As far as maximum current carrying capability, it's hard to say. It appears the transformers through which power must pass are all wound with a wire somewhere around 28-32 gauge.

Several of the samples I have include DC pass on one port only. All of these simply have a coil connected directly from the input to one of the outputs and include the blocking cap on both output legs.

Quote:
I believe you are proposing something like this?
Pretty much along those lines although I wouldn't specify use the RCA amps due to my experience with them (poor reliability) plus the need for a different power source in order to run two of them off one source. If you do decide use them, you shouldn't need the HLSJ as a high-pass filter for FM.
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Old 11-Aug-2017, 5:58 PM   #18
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Quote:
Originally Posted by ADTech View Post
Pretty much along those lines although I wouldn't specify use the RCA amps due to my experience with them (poor reliability) plus the need for a different power source in order to run two of them off one source. If you do decide use them, you shouldn't need the HLSJ as a high-pass filter for FM.
Is there a unit you recommend besides the RCA

Thanks,
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Old 11-Aug-2017, 11:54 PM   #19
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Quote:
Originally Posted by ADTech View Post
There's a reference circuit design in this MiniCircuits app note that is pretty much similar to almost every two port splitter I've opened. http://www.minirf.com/pdf/splitters/MRFSP0014DS.pdf Ignore the "external" references in the diagram, those are for the design engineer's use who is using the device for his design. In the collection of splitters I have on hand and have opened, I see one or more differences in capacitors as well as some splitters that don't' bother with the isolation network between the two outputs (two coils and resistor).
Thanks for the splitter information; very helpful.

Quote:
Originally Posted by welkin View Post
Also, I think I know the answer, but is there a method of combining the 4 antennas that doesn't introduce the loss of a splitter/combiner?
As you are finding out, it is not easily done. You first must try your antennas without combining to see if reception is possible. Then, when you combine them, if you are not able to receive all the channels that you had when the antennas were separate, combining doesn't work for you.

There seems to be a difference of opinion between ADTech and Tower Guy about the potential success of combining 4 antennas in this manner. With so many factors involved, I would just have to try it.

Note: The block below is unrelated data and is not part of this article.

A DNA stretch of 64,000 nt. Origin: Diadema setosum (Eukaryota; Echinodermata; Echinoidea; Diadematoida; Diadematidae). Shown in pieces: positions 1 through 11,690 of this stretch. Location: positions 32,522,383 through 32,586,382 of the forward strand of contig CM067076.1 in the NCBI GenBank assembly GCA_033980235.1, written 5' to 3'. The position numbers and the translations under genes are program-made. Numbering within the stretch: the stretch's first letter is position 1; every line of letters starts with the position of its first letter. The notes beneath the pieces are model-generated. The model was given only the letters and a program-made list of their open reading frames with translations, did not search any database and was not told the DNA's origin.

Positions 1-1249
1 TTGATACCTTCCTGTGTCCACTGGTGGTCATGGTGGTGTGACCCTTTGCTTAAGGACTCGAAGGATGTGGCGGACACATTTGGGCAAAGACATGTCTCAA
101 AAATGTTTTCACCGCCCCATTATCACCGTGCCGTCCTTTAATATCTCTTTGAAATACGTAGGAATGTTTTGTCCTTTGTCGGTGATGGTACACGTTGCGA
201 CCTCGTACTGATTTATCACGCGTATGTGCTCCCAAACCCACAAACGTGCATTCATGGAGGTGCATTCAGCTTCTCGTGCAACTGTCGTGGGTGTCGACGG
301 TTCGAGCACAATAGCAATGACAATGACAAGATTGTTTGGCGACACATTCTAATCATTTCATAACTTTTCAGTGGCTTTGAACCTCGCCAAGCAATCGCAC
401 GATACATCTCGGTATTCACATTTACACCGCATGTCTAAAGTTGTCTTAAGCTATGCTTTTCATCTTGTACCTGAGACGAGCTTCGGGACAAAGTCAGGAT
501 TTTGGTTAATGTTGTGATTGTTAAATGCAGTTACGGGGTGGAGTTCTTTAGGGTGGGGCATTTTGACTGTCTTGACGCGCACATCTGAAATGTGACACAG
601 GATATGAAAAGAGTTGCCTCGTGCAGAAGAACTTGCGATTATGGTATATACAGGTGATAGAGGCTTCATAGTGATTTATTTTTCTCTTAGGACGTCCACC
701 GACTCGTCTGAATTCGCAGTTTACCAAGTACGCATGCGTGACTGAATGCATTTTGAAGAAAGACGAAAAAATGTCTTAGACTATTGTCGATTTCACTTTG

Quote:
Multiple tuners are not an option.
Why not?
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Last edited by rabbit73; 12-Aug-2017 at 12:12 AM.
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Old 12-Aug-2017, 12:50 AM   #20
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Originally Posted by welkin View Post
Is there a unit you recommend besides the RCA
The RCA TVPRAMP1R Preamp is inexpensive, works fairly well, but does have quality control problems. In particular, when using separate UHF and VHF antennas, the switch must be set to SEPARATE. In that position, it sometimes makes poor contact with the VHF antenna. The fix is to use COMBINED and an external UVSJ ahead of the preamp input. Also, people that buy an Amazon warehouse special, often get a return that doesn't work because the power supply/power inserter hasn't be checked.

At first I was puzzled by ADTech not suggesting the Juice preamp which is made by the company he works for. The Juice has a low noise figure (good) and is resistant to overload. My guess is that the power supply would need to be custom to power two preamps through one coax. Their power inserter would handle the current for two, but the power supply might not. The PCT SMPS512UTRH for the second generation 7777 might work:



I favor the two coax and combine after the two power inserters approach, because it avoids the power supply problem and allows you to test each antenna system separately.

Also, there is the FM interference problem. The Juice does not have an FM filter and you have a strong local FM transmitter that might cause a problem with VHF reception. I did an FM signal report based on your TVFOOL report, but it isn't accurate enough because you are so close to KMYK:
http://www.fmfool.com/modeling/tmp/5...3/Radar-FM.png

Can you please do an exact address FM signal report so that I can see how close my estimate was:
http://www.fmfool.com/index.php?opti...pper&Itemid=29

Any maybe while you are at it, a more recent TVFOOL report (which will still probably have some errors because the tvfool database isn't up to date):
http://www.tvfool.com/index.php?opti...pper&Itemid=29
Attached Images
File Type: jpg PCT SMPS512UTRH.JPG (117.0 KB, 1552 views)
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Last edited by rabbit73; 12-Aug-2017 at 12:57 AM.